FentonLecomteLegareEtAl2005

Reference

Fenton, N.J., Lecomte, N., Legare, S., Bergeron, Y. (2005) Paludification in black spruce (Picea mariana) forests of easternCanada: Potential factors and management implications. Forest Ecology and Management, 213(1-3):151-159.

Abstract

Over time boreal black spruce forests on fine-textured soils in westernQuebec, Canada develop very thick forest floors composed of poorlydecomposed litter created by the tree and understory layers. Thesepaludified soils are typically waterlogged and cold, and in thisfire-mediated landscape, are at least partially consumed by standreplacing fires, which facilitates the establishment of the nextgeneration of trees. Within a context of ecosystem-based management,forest harvest should mimic the dual effects of high severity fireon tree and forest floor biomass. This study was designed to investigatepotential factors of forest floor thickness in order to determinethe impact of removing only a tree layer, and to suggest strategiesto limit paludification in this important forestry region. Forestfloor thickness, fire severity, basal area, canopy closure, coverof Sphagnum spp. and ericaceous spp. were measured in black sprucestands across a chronosequence from 50 to 350 years after fire.Fire severity was determined to be a key factor in determining forestfloor thickness by path analysis. After high severity fires forestfloor thickness was primarily dependant on stand age, but was alsopositively influenced by Sphagnum spp. cover and negatively influencedby the presence of trembling aspen (Populus tremuloides). Theseresults suggest that forest interventions that do no remove theorganic layer may be mimicking low severity fires and promotingpoor tree growth and regeneration. Forest floor thickness may belimited by avoiding interventions that open the canopy and may promotethe presence of Sphagnum spp. and ericaceous spp., and or by practicingmixed silviculture of trembling aspen and black spruce. However,a balance needs to be maintained between the application of thesetechniques and the preservation of paludified forests in the landscape.© 2005 Elsevier B.V. All rights reserved.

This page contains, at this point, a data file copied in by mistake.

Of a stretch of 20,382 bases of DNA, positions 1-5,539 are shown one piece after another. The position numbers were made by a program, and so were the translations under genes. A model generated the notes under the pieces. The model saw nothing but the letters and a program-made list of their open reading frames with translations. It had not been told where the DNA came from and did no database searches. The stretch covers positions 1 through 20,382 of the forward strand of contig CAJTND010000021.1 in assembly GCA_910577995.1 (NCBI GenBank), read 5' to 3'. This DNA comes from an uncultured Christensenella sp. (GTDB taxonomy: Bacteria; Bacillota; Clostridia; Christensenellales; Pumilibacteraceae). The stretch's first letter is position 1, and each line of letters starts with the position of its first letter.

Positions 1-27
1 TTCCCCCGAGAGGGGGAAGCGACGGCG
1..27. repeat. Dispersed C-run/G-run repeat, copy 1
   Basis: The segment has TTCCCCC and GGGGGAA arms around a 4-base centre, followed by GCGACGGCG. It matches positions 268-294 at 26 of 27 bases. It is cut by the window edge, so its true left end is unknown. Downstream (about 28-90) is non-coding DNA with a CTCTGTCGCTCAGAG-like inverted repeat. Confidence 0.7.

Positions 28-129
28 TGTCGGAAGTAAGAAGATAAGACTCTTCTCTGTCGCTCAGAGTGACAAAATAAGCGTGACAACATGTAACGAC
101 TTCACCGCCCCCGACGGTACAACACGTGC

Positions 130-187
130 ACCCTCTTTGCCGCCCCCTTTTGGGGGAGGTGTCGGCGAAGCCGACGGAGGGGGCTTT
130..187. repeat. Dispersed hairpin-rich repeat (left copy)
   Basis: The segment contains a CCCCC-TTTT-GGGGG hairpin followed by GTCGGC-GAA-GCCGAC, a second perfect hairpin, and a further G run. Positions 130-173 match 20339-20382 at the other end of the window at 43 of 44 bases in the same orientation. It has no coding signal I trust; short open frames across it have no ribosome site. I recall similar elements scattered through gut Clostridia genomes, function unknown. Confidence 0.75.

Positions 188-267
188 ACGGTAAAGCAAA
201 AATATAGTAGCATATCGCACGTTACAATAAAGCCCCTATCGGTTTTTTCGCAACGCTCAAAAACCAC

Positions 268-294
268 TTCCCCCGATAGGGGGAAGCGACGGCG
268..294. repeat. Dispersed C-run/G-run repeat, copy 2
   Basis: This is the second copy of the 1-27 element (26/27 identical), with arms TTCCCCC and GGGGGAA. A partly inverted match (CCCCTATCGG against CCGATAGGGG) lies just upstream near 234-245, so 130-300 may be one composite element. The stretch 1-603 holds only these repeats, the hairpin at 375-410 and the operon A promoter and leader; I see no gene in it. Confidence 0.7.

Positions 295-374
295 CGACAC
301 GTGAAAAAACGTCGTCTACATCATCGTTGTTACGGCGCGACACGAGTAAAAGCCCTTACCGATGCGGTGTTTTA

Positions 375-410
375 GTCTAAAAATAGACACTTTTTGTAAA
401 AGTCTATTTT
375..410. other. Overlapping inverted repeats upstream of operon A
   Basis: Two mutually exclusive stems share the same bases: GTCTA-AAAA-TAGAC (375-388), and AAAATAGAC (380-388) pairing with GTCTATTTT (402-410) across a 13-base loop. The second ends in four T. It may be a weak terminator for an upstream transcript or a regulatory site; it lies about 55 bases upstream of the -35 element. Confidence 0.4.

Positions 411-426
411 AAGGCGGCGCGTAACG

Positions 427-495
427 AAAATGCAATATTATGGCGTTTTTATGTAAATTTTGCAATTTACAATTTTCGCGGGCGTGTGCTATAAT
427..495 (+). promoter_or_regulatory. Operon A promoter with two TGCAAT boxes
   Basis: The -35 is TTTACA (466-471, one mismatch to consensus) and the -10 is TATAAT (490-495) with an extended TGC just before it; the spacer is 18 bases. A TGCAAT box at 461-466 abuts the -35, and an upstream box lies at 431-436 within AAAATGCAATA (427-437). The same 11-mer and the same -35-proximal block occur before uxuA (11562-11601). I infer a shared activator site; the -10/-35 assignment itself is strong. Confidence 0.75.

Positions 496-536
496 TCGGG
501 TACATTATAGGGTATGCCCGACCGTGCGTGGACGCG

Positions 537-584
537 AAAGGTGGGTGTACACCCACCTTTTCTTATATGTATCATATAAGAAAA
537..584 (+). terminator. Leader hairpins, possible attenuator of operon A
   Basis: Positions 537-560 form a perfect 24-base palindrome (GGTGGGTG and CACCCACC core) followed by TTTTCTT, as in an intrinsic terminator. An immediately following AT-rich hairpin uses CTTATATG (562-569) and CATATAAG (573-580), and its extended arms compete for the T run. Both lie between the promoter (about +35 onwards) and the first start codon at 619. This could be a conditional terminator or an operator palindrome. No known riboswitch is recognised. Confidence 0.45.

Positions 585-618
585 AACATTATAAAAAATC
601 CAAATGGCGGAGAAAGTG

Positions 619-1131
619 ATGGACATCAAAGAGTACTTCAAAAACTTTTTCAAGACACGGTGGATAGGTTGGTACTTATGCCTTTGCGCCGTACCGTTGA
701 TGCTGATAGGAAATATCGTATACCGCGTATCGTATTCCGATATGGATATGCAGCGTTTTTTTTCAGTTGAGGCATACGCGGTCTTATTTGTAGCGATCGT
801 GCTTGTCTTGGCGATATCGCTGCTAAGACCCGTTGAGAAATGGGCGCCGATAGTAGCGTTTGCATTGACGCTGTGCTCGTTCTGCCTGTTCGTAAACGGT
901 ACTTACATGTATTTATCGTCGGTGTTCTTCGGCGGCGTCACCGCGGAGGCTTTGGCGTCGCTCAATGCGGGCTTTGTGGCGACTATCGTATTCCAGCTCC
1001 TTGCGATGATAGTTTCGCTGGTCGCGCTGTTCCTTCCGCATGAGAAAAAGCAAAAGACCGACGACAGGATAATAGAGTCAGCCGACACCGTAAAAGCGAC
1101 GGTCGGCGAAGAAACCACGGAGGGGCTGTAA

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@ARTICLE { FentonLecomteLegareEtAl2005,
    AUTHOR = { Fenton, N.J. and Lecomte, N. and Legare, S. and Bergeron, Y. },
    TITLE = { Paludification in black spruce (Picea mariana) forests of easternCanada: Potential factors and management implications },
    JOURNAL = { Forest Ecology and Management },
    YEAR = { 2005 },
    VOLUME = { 213 },
    PAGES = { 151-159 },
    NUMBER = { 1-3 },
    ABSTRACT = { Over time boreal black spruce forests on fine-textured soils in westernQuebec, Canada develop very thick forest floors composed of poorlydecomposed litter created by the tree and understory layers. Thesepaludified soils are typically waterlogged and cold, and in thisfire-mediated landscape, are at least partially consumed by standreplacing fires, which facilitates the establishment of the nextgeneration of trees. Within a context of ecosystem-based management,forest harvest should mimic the dual effects of high severity fireon tree and forest floor biomass. This study was designed to investigatepotential factors of forest floor thickness in order to determinethe impact of removing only a tree layer, and to suggest strategiesto limit paludification in this important forestry region. Forestfloor thickness, fire severity, basal area, canopy closure, coverof Sphagnum spp. and ericaceous spp. were measured in black sprucestands across a chronosequence from 50 to 350 years after fire.Fire severity was determined to be a key factor in determining forestfloor thickness by path analysis. After high severity fires forestfloor thickness was primarily dependant on stand age, but was alsopositively influenced by Sphagnum spp. cover and negatively influencedby the presence of trembling aspen (Populus tremuloides). Theseresults suggest that forest interventions that do no remove theorganic layer may be mimicking low severity fires and promotingpoor tree growth and regeneration. Forest floor thickness may belimited by avoiding interventions that open the canopy and may promotethe presence of Sphagnum spp. and ericaceous spp., and or by practicingmixed silviculture of trembling aspen and black spruce. However,a balance needs to be maintained between the application of thesetechniques and the preservation of paludified forests in the landscape.© 2005 Elsevier B.V. All rights reserved. },
    KEYWORDS = { Boreal Ericaceous Fire severity Forest floor Paludification SphagnumBiomass Decomposition Ecosystems Soils Vegetation Black spruce forestsForest floors Waterlogging Forestry fire forest floor forest managementorganic matter paludification silviculture Biomass Canada DecayFires Forestry Picea Canada North America Quebec [Canada] WesternHemisphere World Picea mariana Populus tremuloides Sphagnum },
    OWNER = { brugerolles },
    TIMESTAMP = { 2007.12.04 },
}

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